One of the best Watsons

Posted by Tory Historian Thursday, May 19, 2011 ,

It is a curious feature of this blog that the most likely postings that other blogs might link to are those about detective stories. One posting about the clerical mysteries of D. M. Greenwood has elicited at least two links from widely differing blogs. One from the very fine Clerical Detectives and another from the slightly more dulalee Mystery Mile, whose author a soi-disant atheist who is fascinated by theology, socialist and anarchist (which two are incompatible) shows some lack of understanding of conservative thinking. Still, his own writing is interesting and a link is a link is a link.

It would be good to think that people have also linked to the posting about Sir Arthur Conan Doyle and his creations but, so far, no evidence of that has surfaced. We return to that subject after the sad news of the death of Edward Hardwicke, one of the best Dr Watsons to the best Holmes, played by Jeremy Brett.

One of the oddest things about Watson is how misunderstood he is by so many people. This obituary in the Telegraph, for instance, describes him as "the bumbling foil" to Holmes. As a number of comments point out, this is far from the truth. (A much better obituary in the Guardian.)

The Watson of the stories is steady, decent, intelligent though not a genius, courageous, a successful doctor, a man anyone would want to have around and one whom Holmes appreciates though when in a bad mood he does make derogatory comments. Holmes's appreciation of his friend and colleague is not the affectionate sarcasm of Poirot towards his genuinely stupid friend, Captain Arthur Hastings.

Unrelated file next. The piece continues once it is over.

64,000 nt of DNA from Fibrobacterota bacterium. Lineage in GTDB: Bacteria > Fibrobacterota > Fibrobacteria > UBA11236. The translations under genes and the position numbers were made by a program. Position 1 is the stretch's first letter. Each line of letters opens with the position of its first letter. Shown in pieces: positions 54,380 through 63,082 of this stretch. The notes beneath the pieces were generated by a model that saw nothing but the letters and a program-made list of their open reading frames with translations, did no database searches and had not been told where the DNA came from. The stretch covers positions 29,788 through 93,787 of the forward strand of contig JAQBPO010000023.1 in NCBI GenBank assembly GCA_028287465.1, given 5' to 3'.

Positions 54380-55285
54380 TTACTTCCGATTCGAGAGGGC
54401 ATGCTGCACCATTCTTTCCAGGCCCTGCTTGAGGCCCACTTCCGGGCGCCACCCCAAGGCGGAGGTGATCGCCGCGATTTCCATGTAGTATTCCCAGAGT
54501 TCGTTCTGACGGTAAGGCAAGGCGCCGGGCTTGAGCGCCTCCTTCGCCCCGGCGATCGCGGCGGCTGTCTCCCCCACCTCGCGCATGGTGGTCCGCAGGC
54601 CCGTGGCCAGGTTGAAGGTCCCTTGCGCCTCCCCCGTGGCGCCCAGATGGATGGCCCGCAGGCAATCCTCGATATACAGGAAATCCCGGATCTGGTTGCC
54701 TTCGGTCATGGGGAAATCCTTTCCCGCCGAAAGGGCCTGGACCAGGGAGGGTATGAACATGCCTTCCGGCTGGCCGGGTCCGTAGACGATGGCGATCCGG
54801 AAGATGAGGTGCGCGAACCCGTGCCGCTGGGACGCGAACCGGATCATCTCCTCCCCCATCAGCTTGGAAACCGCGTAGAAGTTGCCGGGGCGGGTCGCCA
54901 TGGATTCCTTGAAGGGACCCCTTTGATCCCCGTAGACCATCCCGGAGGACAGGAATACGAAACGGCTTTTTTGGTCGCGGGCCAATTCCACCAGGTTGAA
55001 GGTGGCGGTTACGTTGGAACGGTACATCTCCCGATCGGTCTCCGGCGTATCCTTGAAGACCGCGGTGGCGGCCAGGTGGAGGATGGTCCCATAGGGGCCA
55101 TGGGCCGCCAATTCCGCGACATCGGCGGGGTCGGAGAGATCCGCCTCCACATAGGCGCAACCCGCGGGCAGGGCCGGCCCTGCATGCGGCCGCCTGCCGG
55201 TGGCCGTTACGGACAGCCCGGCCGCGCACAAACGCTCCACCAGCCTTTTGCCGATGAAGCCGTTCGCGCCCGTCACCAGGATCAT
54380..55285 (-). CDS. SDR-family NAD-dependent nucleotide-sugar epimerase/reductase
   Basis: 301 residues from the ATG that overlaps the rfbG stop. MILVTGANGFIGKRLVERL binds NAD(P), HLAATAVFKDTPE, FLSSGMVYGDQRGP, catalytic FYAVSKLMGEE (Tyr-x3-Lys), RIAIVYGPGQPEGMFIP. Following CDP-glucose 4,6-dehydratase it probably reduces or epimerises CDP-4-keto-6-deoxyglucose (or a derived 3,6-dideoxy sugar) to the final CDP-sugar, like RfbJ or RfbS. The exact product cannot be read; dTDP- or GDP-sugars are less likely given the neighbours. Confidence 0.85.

Where on earth did the myth of the stupid, bumbling Watson come from? Partly, one suspects, it is the influence of Agatha Christie's Hastings; partly it is the fault of Nigel Bruce in those execrable films with Basil Rathbone (such as The Hound of the Baskervilles).

All that began to change with Nigel Stock, in TH's opinion the best Watson, played to both Douglas Wilmer and Peter Cushing (an excellent Holmes). Jeremy Brett had two Watsons, David Burke and Edward Hardwicke who restored the original character of the sturdy, steady, perfectly presentable Watson. The most interesting interpretation was Michael Williams's on radio with Clive Merrison. Tory Historian possesses tapes of several episodes and enjoys listening to them. There seems to have been a clear decision made by the producers to make Watson's role bigger and more important - in a number of episodes he is an almost equal partner. A long way from Nigel Bruce's genuinely bumbling idiot but not too far from Edward Hardwicke's interpretation.


  1. S.M. MacLean Says:
  2. The death of Edward Hardwicke is very sad news indeed.

  3. Krystina Says:
  4. I found out about Mr. Hardwicke's death just the other day. It is sad indeed, my brother and I have fond memories of his Watson, even though we only saw the particular Holmes episodes in which he was two years ago or so.

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